So crowdforging is basically a convenient way to spin a game not being feature-complete as, well, a feature and not a bug. If you haven?t figured it out by now, this is basically Ryan Dancey?s entire schtick, finding the worst ideas imaginable and attempting to spin them into gold. But don?t worry, as players of the greatest MMO soon to ever exist, you?ll have a direct line of communication with the game?s robust and talented development team, consisting of?consisting of?huh, that?s weird, the Kickstarter page doesn?t actually seem to list any of the developers working on the MMO. You know who it does list though? The who?s who list of TRPG notables who Dancey tapped to work on The Emerald Spire, yet another Pathfinder sourcebook that he was using to drive funding for yet another MMO Kickstarter of his. Yes, the very same tactic he used in the tech demo KS was back on full display, encouraging devoted Pathfinder fans to pledge in order to get an exclusive sourcebook, and in addition to this they would later go on to sweeten the pot with further rewards such as tabletop miniatures and, most importandly, a pdf superpack at the $100 pledge level which contained an enormous amount of digital RPG supplements totaling over $300 if you bought them individually. In other words, yet again, Dancey was clever enough to use the lure of tabletop swag to drive up funding for his MMO project. This is honestly where a lot of later pledges came from, simply from people who were either on the fence or pledged at a lower tier but upgraded in order to get what was essentially a massive discount on a huge bundle of pdf supplements. And did it work? Welllllll, yes and no.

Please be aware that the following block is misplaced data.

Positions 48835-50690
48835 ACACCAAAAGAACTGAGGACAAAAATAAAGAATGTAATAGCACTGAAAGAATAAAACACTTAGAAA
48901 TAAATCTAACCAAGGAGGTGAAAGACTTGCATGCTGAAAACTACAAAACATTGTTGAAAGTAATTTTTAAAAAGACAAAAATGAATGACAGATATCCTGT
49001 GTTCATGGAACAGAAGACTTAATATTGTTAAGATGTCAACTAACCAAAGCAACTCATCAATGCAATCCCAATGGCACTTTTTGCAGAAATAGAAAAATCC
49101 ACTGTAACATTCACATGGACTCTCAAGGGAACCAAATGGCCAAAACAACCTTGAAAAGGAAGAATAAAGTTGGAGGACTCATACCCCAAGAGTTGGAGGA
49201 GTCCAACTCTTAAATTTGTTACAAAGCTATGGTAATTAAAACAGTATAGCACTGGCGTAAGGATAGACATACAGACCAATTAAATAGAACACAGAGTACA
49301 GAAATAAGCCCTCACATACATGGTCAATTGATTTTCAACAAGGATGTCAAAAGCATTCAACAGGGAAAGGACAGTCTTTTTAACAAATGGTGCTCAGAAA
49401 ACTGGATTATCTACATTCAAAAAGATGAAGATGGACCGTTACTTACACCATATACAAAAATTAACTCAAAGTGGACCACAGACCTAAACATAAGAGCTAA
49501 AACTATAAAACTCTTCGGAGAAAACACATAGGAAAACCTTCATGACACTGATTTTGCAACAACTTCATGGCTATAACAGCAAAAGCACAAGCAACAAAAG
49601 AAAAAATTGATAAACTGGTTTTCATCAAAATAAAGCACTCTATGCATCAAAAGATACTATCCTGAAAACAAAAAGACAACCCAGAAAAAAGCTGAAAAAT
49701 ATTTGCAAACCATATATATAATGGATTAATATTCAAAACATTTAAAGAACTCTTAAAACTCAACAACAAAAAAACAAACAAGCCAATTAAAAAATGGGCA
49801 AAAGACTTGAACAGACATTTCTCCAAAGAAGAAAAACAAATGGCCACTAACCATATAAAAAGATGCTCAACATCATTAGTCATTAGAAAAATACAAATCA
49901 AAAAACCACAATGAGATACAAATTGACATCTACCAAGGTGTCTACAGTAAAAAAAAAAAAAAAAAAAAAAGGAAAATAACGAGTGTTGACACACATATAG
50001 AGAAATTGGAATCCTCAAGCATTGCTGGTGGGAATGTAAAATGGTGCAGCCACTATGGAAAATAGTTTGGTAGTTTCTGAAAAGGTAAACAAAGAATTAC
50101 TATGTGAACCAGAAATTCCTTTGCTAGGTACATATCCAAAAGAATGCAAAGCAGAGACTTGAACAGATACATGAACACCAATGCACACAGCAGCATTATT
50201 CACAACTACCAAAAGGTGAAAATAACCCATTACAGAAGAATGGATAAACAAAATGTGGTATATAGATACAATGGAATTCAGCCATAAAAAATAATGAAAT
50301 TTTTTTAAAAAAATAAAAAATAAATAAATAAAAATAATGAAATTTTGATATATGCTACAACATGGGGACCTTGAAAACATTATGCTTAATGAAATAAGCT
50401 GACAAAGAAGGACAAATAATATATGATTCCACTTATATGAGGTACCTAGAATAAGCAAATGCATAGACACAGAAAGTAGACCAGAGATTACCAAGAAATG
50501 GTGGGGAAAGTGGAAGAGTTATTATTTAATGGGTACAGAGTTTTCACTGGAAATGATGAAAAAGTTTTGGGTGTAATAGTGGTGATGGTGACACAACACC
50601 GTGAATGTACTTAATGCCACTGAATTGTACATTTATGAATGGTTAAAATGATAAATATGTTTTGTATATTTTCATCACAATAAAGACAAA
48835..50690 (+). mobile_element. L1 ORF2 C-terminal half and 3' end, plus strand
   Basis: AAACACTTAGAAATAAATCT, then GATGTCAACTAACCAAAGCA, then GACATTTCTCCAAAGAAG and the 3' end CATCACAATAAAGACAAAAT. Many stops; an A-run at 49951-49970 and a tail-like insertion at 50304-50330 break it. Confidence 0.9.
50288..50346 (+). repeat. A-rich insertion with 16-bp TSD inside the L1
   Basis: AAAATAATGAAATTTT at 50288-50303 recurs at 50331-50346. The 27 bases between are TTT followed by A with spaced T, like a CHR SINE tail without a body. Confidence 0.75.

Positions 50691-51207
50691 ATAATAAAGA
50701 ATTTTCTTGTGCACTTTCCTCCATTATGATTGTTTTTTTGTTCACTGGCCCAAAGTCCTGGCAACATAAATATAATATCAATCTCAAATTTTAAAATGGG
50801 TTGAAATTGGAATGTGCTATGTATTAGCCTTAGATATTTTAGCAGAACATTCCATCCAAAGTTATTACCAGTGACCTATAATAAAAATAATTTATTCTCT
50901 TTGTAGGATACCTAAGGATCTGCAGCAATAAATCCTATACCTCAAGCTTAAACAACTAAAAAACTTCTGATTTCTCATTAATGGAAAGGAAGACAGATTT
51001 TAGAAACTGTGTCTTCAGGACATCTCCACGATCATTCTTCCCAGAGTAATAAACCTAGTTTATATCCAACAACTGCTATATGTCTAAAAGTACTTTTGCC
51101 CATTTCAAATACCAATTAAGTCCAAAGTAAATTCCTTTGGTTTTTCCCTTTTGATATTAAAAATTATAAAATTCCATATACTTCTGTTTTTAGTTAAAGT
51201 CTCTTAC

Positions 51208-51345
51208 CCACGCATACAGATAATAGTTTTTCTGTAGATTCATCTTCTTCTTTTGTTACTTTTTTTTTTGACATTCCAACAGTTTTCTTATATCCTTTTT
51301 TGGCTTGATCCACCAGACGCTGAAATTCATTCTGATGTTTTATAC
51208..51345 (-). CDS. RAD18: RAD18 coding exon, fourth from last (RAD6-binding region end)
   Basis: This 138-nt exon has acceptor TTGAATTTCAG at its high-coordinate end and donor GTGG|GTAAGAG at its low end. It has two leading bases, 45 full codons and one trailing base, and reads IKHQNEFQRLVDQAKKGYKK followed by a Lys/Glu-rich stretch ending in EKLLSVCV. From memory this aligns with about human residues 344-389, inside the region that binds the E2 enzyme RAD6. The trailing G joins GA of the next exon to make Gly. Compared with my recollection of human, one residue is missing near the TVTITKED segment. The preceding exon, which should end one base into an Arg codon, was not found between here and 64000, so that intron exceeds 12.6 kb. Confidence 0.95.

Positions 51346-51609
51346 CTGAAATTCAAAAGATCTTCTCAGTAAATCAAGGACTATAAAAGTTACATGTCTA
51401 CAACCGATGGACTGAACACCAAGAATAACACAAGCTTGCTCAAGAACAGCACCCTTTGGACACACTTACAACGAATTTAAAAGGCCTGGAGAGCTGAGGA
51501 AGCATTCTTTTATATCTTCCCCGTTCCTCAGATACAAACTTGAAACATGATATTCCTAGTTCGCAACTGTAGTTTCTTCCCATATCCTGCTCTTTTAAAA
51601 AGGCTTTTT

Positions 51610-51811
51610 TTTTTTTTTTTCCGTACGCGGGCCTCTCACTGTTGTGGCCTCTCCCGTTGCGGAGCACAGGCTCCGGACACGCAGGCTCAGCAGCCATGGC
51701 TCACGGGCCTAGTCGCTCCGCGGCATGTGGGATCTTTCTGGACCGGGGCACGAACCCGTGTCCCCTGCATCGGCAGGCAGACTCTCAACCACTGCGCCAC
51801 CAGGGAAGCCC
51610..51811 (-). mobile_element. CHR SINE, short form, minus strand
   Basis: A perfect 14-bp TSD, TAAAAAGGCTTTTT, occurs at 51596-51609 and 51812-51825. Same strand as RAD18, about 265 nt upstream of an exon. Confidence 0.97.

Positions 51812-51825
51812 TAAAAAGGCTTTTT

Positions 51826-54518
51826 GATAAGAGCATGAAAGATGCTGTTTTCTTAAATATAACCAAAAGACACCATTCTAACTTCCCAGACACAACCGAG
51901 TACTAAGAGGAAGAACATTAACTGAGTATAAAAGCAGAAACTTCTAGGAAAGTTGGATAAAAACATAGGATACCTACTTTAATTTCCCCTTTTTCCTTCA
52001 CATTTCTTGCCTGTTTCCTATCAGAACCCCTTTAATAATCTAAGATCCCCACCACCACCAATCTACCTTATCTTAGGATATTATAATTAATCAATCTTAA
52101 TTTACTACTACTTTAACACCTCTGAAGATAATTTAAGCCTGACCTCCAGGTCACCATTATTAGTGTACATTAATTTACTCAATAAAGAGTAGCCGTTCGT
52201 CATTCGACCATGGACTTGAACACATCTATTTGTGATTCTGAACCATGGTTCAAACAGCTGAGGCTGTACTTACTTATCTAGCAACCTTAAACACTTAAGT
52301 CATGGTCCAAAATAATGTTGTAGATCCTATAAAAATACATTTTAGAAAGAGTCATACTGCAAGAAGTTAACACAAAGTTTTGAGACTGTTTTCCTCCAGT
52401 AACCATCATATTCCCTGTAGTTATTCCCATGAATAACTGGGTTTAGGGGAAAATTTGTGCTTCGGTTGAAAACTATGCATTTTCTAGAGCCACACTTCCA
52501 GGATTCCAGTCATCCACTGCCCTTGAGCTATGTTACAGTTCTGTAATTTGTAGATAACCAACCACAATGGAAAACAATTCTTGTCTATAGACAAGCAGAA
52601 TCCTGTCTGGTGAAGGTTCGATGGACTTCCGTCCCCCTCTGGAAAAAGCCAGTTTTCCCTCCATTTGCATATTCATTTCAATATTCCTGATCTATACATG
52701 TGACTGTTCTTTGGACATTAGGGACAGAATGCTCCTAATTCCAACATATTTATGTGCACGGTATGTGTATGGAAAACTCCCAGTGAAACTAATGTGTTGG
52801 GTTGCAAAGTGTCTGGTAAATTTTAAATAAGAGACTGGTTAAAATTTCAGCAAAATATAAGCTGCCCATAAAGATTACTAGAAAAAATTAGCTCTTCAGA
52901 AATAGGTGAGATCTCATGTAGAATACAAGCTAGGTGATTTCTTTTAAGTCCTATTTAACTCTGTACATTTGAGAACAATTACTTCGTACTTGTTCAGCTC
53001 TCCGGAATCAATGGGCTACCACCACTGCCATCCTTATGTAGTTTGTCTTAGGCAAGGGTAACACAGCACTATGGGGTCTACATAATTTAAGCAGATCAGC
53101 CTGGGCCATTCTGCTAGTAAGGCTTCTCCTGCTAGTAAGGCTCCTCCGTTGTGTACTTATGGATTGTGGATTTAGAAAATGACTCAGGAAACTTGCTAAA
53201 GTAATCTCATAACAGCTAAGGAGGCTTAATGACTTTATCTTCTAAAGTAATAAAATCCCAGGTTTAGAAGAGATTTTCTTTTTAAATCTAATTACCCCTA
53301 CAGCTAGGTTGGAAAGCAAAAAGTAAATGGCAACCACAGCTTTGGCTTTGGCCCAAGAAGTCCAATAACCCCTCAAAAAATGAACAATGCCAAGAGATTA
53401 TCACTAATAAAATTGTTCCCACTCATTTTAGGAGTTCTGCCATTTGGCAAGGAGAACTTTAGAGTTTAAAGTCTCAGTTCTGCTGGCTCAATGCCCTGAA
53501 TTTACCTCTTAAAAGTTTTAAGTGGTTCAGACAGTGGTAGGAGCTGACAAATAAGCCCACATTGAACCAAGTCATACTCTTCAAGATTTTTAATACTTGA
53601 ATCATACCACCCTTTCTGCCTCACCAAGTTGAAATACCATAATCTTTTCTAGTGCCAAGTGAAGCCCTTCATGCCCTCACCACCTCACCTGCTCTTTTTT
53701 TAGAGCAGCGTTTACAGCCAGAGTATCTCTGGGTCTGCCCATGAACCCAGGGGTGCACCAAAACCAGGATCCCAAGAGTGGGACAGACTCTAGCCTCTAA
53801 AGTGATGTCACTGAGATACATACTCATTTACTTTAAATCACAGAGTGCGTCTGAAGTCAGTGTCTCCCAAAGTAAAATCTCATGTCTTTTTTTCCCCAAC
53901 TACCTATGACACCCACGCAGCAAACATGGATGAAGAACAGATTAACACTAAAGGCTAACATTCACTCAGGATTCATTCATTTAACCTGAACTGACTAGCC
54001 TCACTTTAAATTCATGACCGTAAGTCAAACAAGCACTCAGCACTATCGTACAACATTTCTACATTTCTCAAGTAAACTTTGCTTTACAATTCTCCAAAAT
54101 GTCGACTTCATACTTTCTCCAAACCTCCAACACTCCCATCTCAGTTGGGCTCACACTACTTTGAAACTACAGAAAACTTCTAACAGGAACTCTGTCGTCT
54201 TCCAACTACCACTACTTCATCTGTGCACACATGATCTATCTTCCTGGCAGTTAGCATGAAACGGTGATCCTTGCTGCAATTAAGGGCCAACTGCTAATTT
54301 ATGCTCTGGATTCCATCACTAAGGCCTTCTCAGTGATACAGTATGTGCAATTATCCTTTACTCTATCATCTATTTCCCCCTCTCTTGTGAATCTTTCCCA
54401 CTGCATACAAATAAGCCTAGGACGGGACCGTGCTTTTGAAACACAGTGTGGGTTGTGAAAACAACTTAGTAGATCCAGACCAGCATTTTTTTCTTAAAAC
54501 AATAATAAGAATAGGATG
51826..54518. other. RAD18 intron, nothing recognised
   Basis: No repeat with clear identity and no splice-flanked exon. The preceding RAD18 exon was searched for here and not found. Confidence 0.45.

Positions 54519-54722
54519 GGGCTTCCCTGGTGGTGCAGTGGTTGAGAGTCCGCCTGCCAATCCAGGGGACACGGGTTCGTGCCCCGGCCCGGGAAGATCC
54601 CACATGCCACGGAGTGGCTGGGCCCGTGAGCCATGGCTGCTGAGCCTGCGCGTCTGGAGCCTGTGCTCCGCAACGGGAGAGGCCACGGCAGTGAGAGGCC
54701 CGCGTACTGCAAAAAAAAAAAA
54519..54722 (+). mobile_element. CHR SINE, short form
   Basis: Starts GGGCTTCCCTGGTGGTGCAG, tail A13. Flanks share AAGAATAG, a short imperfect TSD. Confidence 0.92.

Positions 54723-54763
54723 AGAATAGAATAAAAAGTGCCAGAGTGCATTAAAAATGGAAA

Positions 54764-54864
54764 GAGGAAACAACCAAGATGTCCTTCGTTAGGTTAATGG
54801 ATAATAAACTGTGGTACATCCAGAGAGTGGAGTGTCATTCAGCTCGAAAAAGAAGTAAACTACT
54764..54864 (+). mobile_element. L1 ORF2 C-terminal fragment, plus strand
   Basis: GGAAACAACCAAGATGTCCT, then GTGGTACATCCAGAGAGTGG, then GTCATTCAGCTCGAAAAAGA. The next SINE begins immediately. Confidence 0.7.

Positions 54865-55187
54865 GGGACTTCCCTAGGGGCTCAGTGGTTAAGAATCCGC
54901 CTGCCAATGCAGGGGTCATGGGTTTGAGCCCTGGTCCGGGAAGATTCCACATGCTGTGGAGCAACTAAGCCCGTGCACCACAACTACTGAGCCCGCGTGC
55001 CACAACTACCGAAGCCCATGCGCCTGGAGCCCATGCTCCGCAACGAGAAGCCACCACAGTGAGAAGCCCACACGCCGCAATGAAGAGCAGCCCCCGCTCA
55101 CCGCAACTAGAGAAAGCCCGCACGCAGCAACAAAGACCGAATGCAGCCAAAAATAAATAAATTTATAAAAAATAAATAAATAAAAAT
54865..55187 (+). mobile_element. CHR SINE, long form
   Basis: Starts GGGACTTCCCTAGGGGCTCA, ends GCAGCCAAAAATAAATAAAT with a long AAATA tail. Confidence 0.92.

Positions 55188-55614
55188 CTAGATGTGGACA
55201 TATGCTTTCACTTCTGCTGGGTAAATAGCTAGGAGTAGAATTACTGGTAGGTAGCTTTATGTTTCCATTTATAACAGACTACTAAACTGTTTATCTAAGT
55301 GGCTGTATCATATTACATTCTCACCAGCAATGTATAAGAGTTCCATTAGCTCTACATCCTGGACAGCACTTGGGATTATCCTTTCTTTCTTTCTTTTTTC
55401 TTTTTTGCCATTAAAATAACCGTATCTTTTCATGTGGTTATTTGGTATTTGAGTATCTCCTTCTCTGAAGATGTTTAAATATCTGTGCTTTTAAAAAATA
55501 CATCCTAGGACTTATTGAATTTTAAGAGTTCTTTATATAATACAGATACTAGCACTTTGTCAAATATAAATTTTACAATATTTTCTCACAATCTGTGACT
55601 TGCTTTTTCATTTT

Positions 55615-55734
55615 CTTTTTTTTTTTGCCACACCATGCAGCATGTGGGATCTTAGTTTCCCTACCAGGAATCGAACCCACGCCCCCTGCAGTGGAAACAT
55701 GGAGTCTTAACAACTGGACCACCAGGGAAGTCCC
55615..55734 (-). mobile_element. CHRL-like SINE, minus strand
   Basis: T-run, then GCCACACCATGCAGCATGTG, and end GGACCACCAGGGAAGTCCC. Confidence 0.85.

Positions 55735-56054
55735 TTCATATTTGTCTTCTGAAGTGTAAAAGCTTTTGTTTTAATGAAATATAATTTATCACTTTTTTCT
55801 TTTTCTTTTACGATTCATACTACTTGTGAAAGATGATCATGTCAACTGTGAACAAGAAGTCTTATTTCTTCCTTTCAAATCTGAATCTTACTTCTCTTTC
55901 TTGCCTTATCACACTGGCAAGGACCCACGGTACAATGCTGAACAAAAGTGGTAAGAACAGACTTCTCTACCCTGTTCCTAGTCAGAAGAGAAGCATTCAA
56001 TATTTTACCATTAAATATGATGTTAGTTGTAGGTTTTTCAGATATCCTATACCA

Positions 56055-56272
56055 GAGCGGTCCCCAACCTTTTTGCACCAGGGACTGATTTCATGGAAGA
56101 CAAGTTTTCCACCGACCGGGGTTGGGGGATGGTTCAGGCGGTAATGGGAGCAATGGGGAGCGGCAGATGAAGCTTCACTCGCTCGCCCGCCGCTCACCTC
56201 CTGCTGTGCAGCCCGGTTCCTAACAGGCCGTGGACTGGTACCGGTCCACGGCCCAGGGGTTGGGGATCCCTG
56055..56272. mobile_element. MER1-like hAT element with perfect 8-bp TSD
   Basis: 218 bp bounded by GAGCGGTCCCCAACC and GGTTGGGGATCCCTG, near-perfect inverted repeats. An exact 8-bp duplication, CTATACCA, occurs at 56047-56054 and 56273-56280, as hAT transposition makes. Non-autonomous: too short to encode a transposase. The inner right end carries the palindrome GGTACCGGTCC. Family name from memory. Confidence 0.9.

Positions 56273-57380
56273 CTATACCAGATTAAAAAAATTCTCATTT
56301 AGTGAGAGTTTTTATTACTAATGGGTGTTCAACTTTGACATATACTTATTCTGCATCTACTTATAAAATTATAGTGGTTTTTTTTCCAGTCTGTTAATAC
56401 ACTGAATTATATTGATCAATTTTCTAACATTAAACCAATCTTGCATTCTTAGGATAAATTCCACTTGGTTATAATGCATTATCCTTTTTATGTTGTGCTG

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As you can see, the project did successfully fund, but it did so just barely, raising $1.09 million of a $1 million goal. Cards on the table, I?ll fully admit that when this project was launched I was adamant that it would not fund. The asking price was ridiculous and there was no proof whatsoever that Dancey could deliver on all his promises, and the amount of pledges rolling in per day painted a rather anemic picture. What also didn?t help was the Daily Deals. You see, unlike many successful Kickstarters which slowly but steadily add value to the project over time encouraging people to jump in at any point, Dancey said fuck that noise and instead created a series of Daily Deals. These were exclusive in-game items (items for a game that didn?t exist yet, which had no purpose and no function yet, bear this in mind) that you could get simply by pledging to the game?but you?d only get the items from the period you pledged onward and anything that had come before? Tough luck sucker. In other words, Dancey created a Kickstarter that actively deprecated in value, discouraging late adopters by telling them ?wow, look at all the stuff you missed out on, guess you should have pledged sooner huh??